Austria, you filter through my memory in waves. There are times I’m reminded of you and times I miss you. Amongst it all, there is still so much I want to write about you…
In Bärenschützklamm we ascended first the path and then the boardwalk and then stepladders and stairs, all the way up the ravined cliff. Above and along tumbling waterfalls and creeks, we placed our feet carefully at each rung, climbing higher, watching the water rush below and the world shrink away. In between bouts of curiosity and amazement, I thought “I bloody hope this is well made”. And then emerging at the top, along a small path and through the trees to meadow, we were rewarded with one of the things I love most about Austria: a gasthaus. With people here and there on the path and ladders, a small day pack and a car at the bottom of the hill, I didn’t feel so immersed in wilderness that the gasthaus wasn’t a welcome relief at the top. We sat with bratwurst and senf, sauerkraut and brot, bier and schnapps, absorbing the afternoon and salty delicious food. I love Austria.
Heading into Gesäuse National Park, we stayed at a gasthaus in Hieflau that felt much like a bed and breakfast. We had the upstairs to ourselves, a bedroom and bathroom, a balcony looking across the flowers to the mountains beyond, and we felt happily cosily at home as the thunder clouds rolled in. With our wine and each other we watched the lightning bear down on the mountain range, flashing the world into existence and extinguishing it back into darkness. There was such power in that night. Immense booms that shook the house, electricity like fire in the sky. And we fell asleep to that raging weather.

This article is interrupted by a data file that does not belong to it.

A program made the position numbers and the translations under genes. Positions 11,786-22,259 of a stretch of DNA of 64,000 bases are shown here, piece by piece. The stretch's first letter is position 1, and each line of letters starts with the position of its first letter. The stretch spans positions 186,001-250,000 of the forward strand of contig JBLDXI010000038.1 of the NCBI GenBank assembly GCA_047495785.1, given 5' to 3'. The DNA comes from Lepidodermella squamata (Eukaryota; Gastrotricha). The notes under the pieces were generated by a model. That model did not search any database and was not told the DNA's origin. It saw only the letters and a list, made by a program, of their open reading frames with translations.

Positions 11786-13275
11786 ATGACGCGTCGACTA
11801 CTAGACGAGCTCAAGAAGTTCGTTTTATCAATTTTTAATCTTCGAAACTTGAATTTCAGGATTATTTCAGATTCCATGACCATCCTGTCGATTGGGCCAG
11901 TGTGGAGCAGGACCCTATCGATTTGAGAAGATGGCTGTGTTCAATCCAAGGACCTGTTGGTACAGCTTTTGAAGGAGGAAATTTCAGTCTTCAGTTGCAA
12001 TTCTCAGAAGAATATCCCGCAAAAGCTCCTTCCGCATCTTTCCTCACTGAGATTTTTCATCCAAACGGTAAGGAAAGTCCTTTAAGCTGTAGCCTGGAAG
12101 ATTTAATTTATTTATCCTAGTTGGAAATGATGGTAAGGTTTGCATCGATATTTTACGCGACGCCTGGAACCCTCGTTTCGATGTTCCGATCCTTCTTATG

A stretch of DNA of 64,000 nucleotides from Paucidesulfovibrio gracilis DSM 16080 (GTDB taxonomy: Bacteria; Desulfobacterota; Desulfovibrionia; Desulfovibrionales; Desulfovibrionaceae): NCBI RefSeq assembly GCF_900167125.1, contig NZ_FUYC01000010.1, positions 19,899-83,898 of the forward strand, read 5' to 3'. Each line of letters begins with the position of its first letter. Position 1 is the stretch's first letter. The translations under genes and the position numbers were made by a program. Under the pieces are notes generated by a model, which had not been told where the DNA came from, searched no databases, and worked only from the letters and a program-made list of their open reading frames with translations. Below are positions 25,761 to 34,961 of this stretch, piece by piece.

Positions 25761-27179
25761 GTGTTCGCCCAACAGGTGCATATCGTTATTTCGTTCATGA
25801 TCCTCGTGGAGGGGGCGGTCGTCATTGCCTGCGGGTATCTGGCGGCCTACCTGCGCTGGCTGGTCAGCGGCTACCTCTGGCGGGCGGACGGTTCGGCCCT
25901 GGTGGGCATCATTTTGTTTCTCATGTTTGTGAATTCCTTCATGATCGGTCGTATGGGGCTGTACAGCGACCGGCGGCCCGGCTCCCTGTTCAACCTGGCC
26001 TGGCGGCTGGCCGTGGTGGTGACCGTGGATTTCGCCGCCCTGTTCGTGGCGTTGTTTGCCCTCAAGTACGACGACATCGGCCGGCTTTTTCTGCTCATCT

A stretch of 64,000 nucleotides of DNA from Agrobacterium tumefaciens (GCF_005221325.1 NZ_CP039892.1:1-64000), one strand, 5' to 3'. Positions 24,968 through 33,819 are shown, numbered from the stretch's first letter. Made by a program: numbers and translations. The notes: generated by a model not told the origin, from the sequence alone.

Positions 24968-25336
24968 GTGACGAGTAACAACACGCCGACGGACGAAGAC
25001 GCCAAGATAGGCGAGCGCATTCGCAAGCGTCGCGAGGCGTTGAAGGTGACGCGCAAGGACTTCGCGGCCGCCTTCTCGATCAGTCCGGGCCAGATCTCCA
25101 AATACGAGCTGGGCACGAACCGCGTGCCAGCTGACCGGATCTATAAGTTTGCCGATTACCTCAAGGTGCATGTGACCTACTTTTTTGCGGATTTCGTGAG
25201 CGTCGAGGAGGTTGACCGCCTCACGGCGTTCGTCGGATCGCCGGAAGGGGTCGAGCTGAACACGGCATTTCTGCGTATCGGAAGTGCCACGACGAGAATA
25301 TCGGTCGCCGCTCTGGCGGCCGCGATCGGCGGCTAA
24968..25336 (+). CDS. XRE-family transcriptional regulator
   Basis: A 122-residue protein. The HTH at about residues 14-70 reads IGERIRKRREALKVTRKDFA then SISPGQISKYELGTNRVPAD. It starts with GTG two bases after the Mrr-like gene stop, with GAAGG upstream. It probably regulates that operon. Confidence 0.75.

The next morning we rose to a soaked but bright world, alive after the onslaught of the night. Our host had set out breakfast, a beautiful classic Austrian breakfast: a napkin with cutlery, a small plate, a soft boiled egg in an egg cup, a basket with a selection of fresh breads, sliced or as buns, a platter of carefully folded cured meats and cheeses, cherry tomatoes and sliced capsicum, a platter of freshly sliced rock melon, a little pottle of apricot jam, a little pottle of honey, a plate with a sliced danish, a pitcher of juice, a tea for me and coffee for Simon.
With bellies full we took to the park and the sunshine, aiming for waterfalls and trekking through shattered trees. They seemed to twist in a spiral where the lightning had pierced and broken them, a reminder of the night before. We followed little painted Austrian flags like an easter egg hunt to stay on the trail. Where the trail disappeared to rocky cliff, we held on to a bar and edged our way around, climbing up and over nearer to the base of the big waterfall, and exposing the valley below. Dangerous clouds rolled over mountain tops in the distance. Light sparkled on the trees and water, and then dimmed in the passing cloud. On a rocky outcropping with lunch in hand, we looked longingly up at the rest of the trail, and smartly down to safety, tossing up which would be our path. And as we chewed and contemplated, the sky darkened, and any other hikers that had lingered rapidly disappeared. We packed up and headed back down the trail, but underestimating the rapidity of changing weather in the mountains despite knowing better, and soon we were sprinting best we could with our bodies folded in half towards the ground, back past those shattered trees as lightning ignited across the sky and thunder boomed through the mountains. The rain came down.
We made it. Of course. Laughing once we were safe, but not before. The rest of the day would be spent inside and in safer environments. We wandered the roads of Admont, corridors and rooms of the old monastery, the library and the church. We immersed ourselves in history, absorbing the immense age of the knowledge stored in those walls, the stories, the hard ships, the beliefs. And eventually with the sun emerging we were able to return to wander the trees for a brief moment more.
I left with a desire, as always, for more time there. More time immersed in those books, appreciating the development of knowledge, the power of written words, the beauty of the library. More time for the mountains and the forests, for the weather, for the trails. I’m still thinking of you, Austria.